• DEMOCRATIC SETUP : He was far too aware that democracy is not synonymous with statism; it is about the people.
  • MEANING OF INSTITUTIONS : Ultimately, the institutions that enable persons to lead fulfilling lives are built by the people themselves.

EXAMPLE
In the 1960s, USA saw movements for black empowerment, women’s emancipation and sexual liberation.

  • SUCCESSFUL MOVEMENTS : The above movements were remarkably successful in the outcomes they achieved, while receiving no support from the U.S. state.
  • LEADERSHIP MATTERS : This is the sense in which it may be said that it is the people who build the institutions that matter.

However, the state has a role in their building.

  • ROLE OF THE STATE : Laws must not constrain liberty when it is self-affirming and must change when it is realised that they do.

ON DEVELOPMENT

AMARTYA SEN DOCTRINE

  • EXTENDED ROLE : Role of the State extends to the endowment of individuals with capabilities.- Amartya Sen.
  • CAPABILITIES AND VALUESCapabilities as the endowments that allow individuals to undertake the functionings, or do the things, that they value.
  • IMPORTANT INPUTS : A person’s health and education as among the most important inputs into the capabilities that they end up possessing.
  • EMPOWERMENT : While radical approaches to empowerment rightly emphasise the importance of self-help.

Think of a person born into poverty or a woman born into wealth but into a world with social sanction against education for women.

OTHER CHALLENGES

  • CASTE LADDER : Similarly, historically, the caste system in India had excluded a large section from education.
  • PRIVATE INITIATIVES : It has had only a limited impact on building capabilities in India as it has focused on those with the ability to pay.
  • HDI : In a move to measure the capabilities of a population, the UN devised the Human Development Index.

The main elements of this are health and education

  • HAPPINESS INDEX : As with the UN’s Happiness Index, India fares very poorly in the UN’s Human Development Index too.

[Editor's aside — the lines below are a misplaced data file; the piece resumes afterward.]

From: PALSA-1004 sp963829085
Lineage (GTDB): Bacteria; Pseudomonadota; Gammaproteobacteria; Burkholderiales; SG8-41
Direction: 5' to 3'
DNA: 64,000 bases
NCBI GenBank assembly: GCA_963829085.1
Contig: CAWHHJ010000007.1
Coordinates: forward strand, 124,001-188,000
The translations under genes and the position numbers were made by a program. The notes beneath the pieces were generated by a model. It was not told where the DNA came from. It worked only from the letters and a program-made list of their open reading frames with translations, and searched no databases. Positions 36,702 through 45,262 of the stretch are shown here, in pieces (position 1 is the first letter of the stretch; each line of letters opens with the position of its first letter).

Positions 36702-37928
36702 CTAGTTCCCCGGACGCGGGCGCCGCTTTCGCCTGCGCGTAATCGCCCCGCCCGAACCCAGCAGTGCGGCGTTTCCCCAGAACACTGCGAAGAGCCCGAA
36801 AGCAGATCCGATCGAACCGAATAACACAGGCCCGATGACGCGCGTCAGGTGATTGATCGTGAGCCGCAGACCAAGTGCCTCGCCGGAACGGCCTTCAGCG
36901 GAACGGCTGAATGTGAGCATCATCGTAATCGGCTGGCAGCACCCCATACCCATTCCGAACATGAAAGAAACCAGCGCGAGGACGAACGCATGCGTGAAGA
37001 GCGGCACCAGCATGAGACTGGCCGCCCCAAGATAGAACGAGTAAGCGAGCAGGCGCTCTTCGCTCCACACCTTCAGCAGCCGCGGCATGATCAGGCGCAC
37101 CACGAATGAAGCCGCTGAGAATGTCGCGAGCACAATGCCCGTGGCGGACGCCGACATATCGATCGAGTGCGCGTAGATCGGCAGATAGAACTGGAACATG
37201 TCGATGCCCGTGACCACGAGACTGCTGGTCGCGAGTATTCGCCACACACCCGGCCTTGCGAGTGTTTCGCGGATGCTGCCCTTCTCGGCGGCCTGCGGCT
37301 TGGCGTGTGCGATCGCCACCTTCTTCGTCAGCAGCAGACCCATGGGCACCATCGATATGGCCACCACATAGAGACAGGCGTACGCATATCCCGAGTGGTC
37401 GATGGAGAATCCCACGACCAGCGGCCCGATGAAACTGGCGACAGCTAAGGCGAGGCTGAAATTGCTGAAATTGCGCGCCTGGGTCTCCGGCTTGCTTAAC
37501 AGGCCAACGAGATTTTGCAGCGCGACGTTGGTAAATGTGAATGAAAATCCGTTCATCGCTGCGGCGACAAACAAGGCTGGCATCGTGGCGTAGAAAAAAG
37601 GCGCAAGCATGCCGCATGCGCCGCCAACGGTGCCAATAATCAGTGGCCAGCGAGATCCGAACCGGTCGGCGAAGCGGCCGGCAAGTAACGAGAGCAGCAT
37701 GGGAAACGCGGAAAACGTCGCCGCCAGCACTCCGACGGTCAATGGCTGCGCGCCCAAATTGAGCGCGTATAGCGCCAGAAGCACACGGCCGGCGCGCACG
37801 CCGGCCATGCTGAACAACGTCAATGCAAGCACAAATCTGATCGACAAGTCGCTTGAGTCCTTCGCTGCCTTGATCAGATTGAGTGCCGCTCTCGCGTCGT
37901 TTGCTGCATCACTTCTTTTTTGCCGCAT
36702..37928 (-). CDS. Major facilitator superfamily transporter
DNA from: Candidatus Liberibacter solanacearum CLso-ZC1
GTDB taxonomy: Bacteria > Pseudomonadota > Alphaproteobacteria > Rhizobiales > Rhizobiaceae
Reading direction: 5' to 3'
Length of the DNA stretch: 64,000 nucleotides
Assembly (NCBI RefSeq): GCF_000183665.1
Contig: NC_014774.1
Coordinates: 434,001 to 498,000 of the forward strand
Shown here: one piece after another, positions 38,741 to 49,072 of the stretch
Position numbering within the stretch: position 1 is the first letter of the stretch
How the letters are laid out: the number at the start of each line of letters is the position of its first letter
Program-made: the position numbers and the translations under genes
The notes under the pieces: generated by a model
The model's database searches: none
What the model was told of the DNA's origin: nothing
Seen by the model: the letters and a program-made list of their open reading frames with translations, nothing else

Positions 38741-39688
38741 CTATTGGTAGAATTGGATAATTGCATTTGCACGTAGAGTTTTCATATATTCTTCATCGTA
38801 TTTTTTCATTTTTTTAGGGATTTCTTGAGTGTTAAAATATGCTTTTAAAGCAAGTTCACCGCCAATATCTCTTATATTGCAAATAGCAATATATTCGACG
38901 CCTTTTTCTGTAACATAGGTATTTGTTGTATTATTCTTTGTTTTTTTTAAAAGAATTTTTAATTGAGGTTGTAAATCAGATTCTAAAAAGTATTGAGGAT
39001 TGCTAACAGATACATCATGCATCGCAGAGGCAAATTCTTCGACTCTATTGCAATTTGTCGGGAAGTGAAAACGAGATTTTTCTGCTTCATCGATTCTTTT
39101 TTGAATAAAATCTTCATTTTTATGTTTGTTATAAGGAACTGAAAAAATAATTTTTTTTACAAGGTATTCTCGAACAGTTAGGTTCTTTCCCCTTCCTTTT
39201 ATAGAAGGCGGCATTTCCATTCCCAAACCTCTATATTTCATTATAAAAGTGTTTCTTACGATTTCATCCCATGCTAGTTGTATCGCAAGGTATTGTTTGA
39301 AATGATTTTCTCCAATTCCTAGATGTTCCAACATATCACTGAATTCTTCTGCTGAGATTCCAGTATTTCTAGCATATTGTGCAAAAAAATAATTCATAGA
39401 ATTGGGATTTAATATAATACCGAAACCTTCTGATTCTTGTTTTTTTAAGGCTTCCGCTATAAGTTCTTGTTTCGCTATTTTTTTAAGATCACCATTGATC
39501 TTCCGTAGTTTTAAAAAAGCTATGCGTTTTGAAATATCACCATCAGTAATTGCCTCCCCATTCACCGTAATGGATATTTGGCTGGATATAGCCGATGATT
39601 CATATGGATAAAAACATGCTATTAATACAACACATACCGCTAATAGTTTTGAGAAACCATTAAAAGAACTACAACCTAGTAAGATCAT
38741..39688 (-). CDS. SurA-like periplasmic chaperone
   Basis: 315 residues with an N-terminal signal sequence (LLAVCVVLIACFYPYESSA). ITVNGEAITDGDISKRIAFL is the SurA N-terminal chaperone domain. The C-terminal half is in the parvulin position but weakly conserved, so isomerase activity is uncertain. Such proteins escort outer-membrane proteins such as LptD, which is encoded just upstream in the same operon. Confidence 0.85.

In 2019, India ranked 129th out of 189 countries.

      IASbhai Windup: 

NEGLECT AND REPRESSION

  • RITUALISTIC ATTACHMENT : In India, the state’s ritualistic attachment with the procedures of democracy has not been matched by an awareness of its implicit goal of a fulfilling life for Indians.
  • FREEDOM OF SPEECH : By the 1950s, freedom of speech had been restricted by the First Amendment to the Constitution and the Directive Principles.

FORGOTTON DPSP’s : That had enjoined upon the state to promote health and education, had been all but forgotten. 

  • UNDER-INVESTMENT : The consequential underinvestment in a public health system has left the country severely unprepared for the emergency when COVID-19 struck.
  • BASIC NEEDS : After reading of bodies left lying in their wards, we now read of an emerging shortage of something so basic as oxygen supply in metropolitan hospitals.
  • LOSS OF LIFE : COVID-19 affects the human respiratory system and oxygen is vital to avert the loss of life.

THE SETUP WE NEED

  • MATURE DEMOCRACY : Democracy it is asserted is a form of government, namely government by discussion.

AUTHORITARIANISM : It is not compatible, at least in principle grants individuals a voice in governance, is.

  • PARTICIPATION : People adopt democracy so that they can participate in their own governance.

Thus, liberty and capability are conjoined as the ultimate aspiration in a democracy.

       SOURCES:   THE HINDU EDITORIAL HUNT | State of Democracy in India | UPSC

 

TRENDING NOW : Important The Hindu Editorials